Greg Murphy at W Hotel
The seemingly vast community of bartenders in the Valley is smaller than you might think; Greg Murphy got his start at Merc Bar, serving drinks alongside Simon Alam and Sean Snelling. He now crafts cocktails at Scottsdale's W Hotel (7277 E. Camelback Road, 480-970-2100), where he's been since the opening on September 5, 2008.
"I put the first bottle on the shelf," he says.
A cool, young, casual dude, Murphy gets around. You may see him in the Living Room, W's first-floor bar that blend modern and rustic décor (think bright pink and zebra-print love seats circled around tables made from tree stumps) with jazzy music and a relaxed atmosphere.
Other days he may be upstairs at Shade and Sunset Beach, outdoor bars catering to the livelier pool-going crowd. But wherever and whenever he is, he's always ready to mix a drink, strike up a conversation and have some fun with it.
How'd you get into bartending?
I started off as a server when I was 15. My first job was at an old folks' home.Later I served at Barcelona, then up in Flagstaff at a place called Forest Highlands, then at the Four Seasons. So as I grew up, I was always around four- or five-diamond places. I learned how to take care of people really well, but eventually I just got tired of serving because I saw these bartenders -- you know, people coming up, ordering four shots of Patron and tipping the bartender $8 while I was serving old ladies eight iced teas and getting less money. So I figured I'd try to switch over.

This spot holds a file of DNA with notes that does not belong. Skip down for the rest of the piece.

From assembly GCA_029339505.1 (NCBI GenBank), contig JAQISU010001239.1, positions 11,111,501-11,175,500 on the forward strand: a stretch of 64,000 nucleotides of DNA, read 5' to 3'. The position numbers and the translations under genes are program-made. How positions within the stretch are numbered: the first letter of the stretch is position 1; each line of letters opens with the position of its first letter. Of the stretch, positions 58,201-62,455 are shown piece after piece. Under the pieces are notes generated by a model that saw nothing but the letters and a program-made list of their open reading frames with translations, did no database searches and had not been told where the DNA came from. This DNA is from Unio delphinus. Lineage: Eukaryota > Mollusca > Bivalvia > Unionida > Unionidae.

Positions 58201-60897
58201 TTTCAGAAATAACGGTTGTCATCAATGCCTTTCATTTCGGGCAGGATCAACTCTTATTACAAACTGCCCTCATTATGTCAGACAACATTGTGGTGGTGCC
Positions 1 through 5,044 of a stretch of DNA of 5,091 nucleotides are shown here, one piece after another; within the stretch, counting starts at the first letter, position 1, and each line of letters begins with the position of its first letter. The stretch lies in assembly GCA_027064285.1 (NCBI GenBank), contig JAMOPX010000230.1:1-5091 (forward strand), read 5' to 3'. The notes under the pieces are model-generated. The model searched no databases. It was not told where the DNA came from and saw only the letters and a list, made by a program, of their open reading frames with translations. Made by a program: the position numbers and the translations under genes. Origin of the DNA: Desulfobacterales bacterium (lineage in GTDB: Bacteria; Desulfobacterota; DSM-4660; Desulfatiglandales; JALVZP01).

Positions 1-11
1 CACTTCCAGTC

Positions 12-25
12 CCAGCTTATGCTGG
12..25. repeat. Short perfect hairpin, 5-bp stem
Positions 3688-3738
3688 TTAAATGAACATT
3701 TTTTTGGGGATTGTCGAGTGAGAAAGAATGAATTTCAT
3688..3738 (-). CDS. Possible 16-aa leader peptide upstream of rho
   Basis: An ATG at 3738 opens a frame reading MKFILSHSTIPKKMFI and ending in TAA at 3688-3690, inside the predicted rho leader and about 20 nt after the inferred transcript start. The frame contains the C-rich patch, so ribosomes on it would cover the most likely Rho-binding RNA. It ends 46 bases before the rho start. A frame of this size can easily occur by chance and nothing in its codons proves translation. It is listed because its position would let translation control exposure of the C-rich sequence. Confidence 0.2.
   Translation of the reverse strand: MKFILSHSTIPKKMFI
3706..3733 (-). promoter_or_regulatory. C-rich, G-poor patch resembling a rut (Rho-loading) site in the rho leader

How'd you do it?
I went to the Merc Bar one day and said, "Listen, I just want to barback. I'll start my way at the bottom. I'm a hard worker. Throw me in any shift on any day and I'll work my way up. You won't be disappointed." From there, it took me a year and a half to move up. I've seen it all, and I've cleaned it all up.
Most bartenders seem to start as barbacks. Is it a lot of work?
It can be. You work the hardest and get tipped out the least. You're at the bottom, but if you want to make it to the top, you have to put your nose to the ground and work hard. If you do, you can be a bartender sitting there talking to girls, instead of cleaning trash cans and ash trays, you know?
What's different about working at W?
What's great about this place is we have four different bars. One day you could be scheduled in the Living Room, the relaxed downstairs area. The next day you could be up at Shade, where it's more of a party scene. We also have Sunset Beach, which has sand and is kind of like a dugout bar, and we have a mobile bar, which we roll out on Fridays and Saturdays. It's always a new angle. So instead of coming to the same bar every day and experiencing the same thing every day, you get different angles. You're almost being entertained.
Which bar do you prefer to work at?